Philippine political parties and politicians are already preparing for the 2010 presidential elections. This is disappointing since important social reform measures are sidestepped as politicians begin to concentrate on their presidential ambitions.
Philippine Politics and Elections provides a shortlist of possible presidential candidates. Journalist RG Cruz mentions the potential tandems in the 2010 polls. JP Mercado, who will be a first time voter in 2010, is already researching the background of some rumored candidates. Smoke suggests ten platforms for the top ten potential presidential candidates.
The Mt. Balatucan Monitor thinks the main choices appear to be “unpalatable.” Peter Laviña New Blog quotes a legislator who believes “the long period between now and 2010 should serve as a winnowing process to level the playing field.”
Pedestrian Observer is frustrated over the early campaigning of politicians:
“So many presidential wannabe’s jockeying or rather scrambling to position themselves this early is just pathetic…this would be another comical if not tragic chapter in the annals of dirty politics of the nation.”
Daily Musings reminds candidates over the disadvantages of early campaigning:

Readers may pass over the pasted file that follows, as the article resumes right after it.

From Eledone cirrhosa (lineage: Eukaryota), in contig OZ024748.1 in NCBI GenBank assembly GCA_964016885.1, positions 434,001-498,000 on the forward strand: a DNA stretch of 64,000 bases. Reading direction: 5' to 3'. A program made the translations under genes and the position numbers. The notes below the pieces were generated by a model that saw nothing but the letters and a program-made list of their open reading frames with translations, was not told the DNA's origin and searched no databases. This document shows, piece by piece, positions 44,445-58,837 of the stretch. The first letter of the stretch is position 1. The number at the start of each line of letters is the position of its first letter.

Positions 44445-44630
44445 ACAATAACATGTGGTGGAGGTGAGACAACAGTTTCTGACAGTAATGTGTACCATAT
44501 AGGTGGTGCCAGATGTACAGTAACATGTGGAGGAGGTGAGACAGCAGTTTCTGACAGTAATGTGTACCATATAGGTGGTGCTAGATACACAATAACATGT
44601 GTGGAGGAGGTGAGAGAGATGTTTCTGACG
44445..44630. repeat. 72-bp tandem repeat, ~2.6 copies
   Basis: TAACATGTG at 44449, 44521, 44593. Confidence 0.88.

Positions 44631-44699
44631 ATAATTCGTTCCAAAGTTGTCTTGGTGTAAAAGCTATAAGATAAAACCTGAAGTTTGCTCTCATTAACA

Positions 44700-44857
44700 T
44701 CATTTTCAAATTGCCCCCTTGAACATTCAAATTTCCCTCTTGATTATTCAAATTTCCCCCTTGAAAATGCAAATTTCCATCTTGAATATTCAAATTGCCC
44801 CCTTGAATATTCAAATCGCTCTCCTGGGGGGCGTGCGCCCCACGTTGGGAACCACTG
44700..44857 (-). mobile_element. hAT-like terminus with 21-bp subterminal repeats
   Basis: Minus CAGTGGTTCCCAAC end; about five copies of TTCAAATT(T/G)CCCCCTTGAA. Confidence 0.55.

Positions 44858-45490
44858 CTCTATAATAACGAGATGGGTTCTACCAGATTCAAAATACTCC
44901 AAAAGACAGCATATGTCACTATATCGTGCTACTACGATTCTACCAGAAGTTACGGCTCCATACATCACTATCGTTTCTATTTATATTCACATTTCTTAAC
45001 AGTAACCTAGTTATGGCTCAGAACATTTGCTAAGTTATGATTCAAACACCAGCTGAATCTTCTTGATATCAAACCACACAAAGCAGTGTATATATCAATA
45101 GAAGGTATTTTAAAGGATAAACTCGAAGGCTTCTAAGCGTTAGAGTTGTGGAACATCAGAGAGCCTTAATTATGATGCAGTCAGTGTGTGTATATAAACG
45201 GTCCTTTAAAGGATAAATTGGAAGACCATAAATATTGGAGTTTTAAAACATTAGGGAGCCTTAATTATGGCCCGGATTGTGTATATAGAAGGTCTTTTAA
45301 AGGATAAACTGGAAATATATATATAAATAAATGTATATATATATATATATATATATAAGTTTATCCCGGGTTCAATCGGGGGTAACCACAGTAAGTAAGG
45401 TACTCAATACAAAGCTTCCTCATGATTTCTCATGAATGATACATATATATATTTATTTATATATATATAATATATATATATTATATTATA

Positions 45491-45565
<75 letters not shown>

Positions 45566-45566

“While starting early may give us an idea of the candidates’ plans, it may also work against them in the sense that by the time the actual campaign period starts, their resources may already be depleted.”
Nomadicasian’s Weblog has a bleak prospect for the 2010 polls:
“It will be bloody because killings and election fraud will dominate the drama and the Philippines, as this third world country will remain in the doldrums of hunger, poverty and restlessness.”
Glenrose is wondering why no candidate has spoken of the need to modernize the election process:
“Strangely enough, out of so many aspirants who had spread open their presidential ambitions in the table like a deck of cards, not one of them — repeat, not a single soul among them as of this writing — has professed to help ensure that the next elections should be as professional as the candidates themselves, technology-driven, and consign to museum the manual counting of old (as old as the 2007 elections, though). Unless an automated presidential derby two years hence is secured, would-be candidates better drop their dizzying obsession for now and buckle down to work, to contribute even an iota of an effort to make the modern, computerized elections a reality in Philippine politics.”